Larvae attack all stages of plant growth. Feeding on stems and leaves is rarely extensive. Larvae can damage seedlings by eating terminal buds but in more advanced growth, larvae will attack all above ground plant parts, including pods and seeds. Most damage occurs in late spring and summer. Corn earworms are at their most damaging when they feed on the fruiting parts and seeds of plants. Holes or chewing damage may be seen on pods and/or seed heads. In cotton, the main damage is to squares, flowers and bolls.

Losses attributed to corn earworms come from direct weight loss through seeds being wholly or partly eaten. Grain quality may also be downgraded through unacceptable levels of chewed grain. Caterpillars eat increasing quantities of seed and plant material as they grow. The last two growth stages (5th & 6th instar) account for over 90% of their total grain consumption.

Monitor Top

Because corn earworm moths are less inclined than native budworm moths to undertake long-distance migratory flights, problems in spring and summer generally arise from local populations that survive over winter as diapausing pupae in winter crops.

Sweep netting is a quick and easy method to sample most crops. Monitor crops for activity by taking a minimum of 5 sets of 10 sweeps and calculating the average number of larvae per 10 sweeps. The use of pheromone traps (which attract male moths) can provide an early warning of moth arrival to an area or their emergence from local winter diapause. These should be set up in early spring. Visual sampling for eggs and larvae is the main technique used for routine sampling in cotton.

Economic thresholds Top


• Flowering – podding: 5-10 larvae per m2 (Berlandier & Baker 2007), or >5 larvae (10 mm or longer) per m2 (McCaffery 2009)

Lupins (NSW):

• Flowering- podfilling:

o Albus lupins for human consumption: 1- 2 larvae per m2 (<5 mm long)

o Stockfeed: 1-2 larvae per 10 sweeps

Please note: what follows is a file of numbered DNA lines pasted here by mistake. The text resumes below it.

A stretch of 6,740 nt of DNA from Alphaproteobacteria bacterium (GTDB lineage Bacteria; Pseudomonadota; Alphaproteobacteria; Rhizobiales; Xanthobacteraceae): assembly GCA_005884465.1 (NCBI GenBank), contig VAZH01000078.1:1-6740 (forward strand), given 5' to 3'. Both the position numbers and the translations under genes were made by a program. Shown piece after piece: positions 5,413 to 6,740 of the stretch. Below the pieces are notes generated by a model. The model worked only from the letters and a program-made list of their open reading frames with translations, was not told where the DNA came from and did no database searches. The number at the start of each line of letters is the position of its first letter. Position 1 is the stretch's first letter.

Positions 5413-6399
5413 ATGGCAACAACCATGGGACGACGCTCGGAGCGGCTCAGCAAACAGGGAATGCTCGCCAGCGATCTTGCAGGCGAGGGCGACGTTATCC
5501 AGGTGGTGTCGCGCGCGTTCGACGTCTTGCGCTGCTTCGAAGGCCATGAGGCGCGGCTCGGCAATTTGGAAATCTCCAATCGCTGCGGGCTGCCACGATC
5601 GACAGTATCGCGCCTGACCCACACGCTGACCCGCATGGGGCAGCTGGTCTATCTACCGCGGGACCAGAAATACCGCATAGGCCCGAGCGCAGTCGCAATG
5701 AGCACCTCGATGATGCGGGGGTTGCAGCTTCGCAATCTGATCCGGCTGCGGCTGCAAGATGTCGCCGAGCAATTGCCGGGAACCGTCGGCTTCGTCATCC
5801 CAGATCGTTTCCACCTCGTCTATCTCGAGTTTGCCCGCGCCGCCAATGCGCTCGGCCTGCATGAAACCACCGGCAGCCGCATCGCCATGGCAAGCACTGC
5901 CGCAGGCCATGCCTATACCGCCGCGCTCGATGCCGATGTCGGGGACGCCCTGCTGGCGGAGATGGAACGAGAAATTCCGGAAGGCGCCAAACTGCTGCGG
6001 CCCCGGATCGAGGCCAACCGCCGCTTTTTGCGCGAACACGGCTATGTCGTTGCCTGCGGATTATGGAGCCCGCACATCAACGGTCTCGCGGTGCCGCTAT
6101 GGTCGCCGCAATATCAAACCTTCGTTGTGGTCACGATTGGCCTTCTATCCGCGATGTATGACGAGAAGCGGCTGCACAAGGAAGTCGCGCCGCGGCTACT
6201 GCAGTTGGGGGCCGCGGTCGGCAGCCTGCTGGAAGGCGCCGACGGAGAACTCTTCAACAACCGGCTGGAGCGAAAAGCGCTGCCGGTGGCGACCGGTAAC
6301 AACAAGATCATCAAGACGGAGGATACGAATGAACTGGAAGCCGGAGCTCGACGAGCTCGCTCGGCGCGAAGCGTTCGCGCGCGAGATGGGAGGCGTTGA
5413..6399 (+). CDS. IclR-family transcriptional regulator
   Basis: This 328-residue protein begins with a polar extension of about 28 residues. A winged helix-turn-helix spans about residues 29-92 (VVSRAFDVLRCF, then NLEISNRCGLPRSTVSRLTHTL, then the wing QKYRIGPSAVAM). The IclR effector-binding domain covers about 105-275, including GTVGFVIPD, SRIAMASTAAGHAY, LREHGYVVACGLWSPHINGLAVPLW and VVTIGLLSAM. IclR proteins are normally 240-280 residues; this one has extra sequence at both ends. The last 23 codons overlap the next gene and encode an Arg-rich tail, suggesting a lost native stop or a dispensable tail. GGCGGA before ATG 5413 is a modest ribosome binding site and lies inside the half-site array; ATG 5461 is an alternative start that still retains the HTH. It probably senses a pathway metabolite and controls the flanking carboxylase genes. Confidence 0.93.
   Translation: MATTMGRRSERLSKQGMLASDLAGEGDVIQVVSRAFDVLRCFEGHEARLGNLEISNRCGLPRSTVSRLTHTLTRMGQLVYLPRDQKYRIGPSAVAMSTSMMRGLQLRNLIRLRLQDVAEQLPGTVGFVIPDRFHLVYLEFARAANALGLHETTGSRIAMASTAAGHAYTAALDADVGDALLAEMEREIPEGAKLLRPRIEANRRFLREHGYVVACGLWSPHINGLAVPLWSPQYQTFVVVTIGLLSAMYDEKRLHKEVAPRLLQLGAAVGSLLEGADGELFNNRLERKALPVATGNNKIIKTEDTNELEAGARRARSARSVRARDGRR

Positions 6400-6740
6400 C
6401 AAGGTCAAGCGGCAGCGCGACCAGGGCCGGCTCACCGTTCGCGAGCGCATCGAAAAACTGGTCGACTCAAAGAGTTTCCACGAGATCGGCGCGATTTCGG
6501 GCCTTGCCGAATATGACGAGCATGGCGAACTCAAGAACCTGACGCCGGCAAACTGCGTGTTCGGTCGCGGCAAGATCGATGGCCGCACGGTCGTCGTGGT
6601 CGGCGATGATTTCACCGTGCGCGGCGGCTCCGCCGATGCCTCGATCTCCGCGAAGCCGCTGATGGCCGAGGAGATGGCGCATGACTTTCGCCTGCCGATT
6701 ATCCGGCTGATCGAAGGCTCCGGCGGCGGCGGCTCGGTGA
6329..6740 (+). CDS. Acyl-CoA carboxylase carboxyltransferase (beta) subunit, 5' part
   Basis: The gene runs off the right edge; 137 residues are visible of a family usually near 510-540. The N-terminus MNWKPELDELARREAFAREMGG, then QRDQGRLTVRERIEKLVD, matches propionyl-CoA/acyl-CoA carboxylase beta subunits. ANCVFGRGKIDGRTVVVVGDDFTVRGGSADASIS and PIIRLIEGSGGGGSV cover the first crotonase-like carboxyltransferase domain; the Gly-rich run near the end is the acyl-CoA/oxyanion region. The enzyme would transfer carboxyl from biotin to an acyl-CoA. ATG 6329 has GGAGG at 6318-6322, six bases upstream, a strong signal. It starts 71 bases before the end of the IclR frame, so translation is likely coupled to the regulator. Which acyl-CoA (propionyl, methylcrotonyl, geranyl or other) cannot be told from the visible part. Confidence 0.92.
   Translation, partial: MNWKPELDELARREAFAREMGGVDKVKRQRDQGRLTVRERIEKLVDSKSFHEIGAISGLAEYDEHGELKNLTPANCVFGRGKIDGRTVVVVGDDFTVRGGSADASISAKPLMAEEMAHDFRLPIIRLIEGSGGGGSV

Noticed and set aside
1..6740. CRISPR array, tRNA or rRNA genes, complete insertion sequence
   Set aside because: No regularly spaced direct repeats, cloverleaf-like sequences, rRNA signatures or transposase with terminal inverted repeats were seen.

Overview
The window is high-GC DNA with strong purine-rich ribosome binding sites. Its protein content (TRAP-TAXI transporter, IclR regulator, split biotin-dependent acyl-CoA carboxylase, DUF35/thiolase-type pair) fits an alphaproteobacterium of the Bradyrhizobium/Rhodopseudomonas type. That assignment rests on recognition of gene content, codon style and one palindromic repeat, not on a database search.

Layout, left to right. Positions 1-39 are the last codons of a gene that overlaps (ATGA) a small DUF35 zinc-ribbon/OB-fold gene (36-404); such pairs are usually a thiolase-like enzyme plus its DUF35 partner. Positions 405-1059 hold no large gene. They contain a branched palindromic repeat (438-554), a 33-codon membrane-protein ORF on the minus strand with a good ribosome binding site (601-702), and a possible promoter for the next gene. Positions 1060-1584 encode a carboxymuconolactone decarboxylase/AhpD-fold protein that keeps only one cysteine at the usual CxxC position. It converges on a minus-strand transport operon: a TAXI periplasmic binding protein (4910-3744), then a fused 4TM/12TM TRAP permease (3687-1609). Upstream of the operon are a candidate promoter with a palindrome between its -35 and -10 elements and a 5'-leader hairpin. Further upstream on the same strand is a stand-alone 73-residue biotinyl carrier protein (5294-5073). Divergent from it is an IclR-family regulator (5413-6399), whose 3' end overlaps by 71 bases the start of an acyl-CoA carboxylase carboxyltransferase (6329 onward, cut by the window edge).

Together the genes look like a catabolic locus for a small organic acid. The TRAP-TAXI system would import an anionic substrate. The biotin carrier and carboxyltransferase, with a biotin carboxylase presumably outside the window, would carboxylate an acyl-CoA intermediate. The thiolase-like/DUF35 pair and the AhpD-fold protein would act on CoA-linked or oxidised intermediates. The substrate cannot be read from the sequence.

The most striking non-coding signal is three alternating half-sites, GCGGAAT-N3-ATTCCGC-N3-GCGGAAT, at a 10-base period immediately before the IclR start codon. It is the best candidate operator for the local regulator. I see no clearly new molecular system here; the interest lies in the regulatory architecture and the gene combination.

Field peas (NSW):

• Flowering – podding:

o Stockfeed: >4 larvae (4- 9 mm) per 10 sweeps

o Human consumption: 1-2 larvae (4- 9 mm) per 10 sweeps

Chickpeas (NSW):

• 1- 4 per m2 (using a beat sheet) or 5 per m2 (using a sweep net). Use QDAFF formula to fine tune threshold.

Faba beans (NSW):

• 2- 4 larvae per m2 (less than 10 mm)

• Human consumption: 1 per m2


• up to flowering, > 2 larvae per metre row.

• After flowering, a standard egg threshold is > 5 brown eggs per metre row. Thresholds for Bt cotton are higher (Bailey, 2007).

Management options Top


There are many natural enemies that attack corn earworm. These include shield bugs, damsel bugs, assassin bugs, native earwigs, tachinid flies, orange caterpillar parasite, two-toned caterpillar parasite, the egg parasitoid Trichogramma wasps, lacewings and spiders. Naturally occurring fungal diseases and viruses also play an important role in some seasons.


In southern crops, windrowing canola or desiccating pulse crops such as field peas may be an option to advance the drying of crops when small-medium size larvae are present. Cultivating and slashing can reduce pupal and larvae survival.

In northern areas, chickpeas can be used as a trap crop to capture overwintering populations merging from diapause. Avoid successive plantings of summer legumes. Weed management in and around crops can prevent the build-up of corn earworm and other insect pests.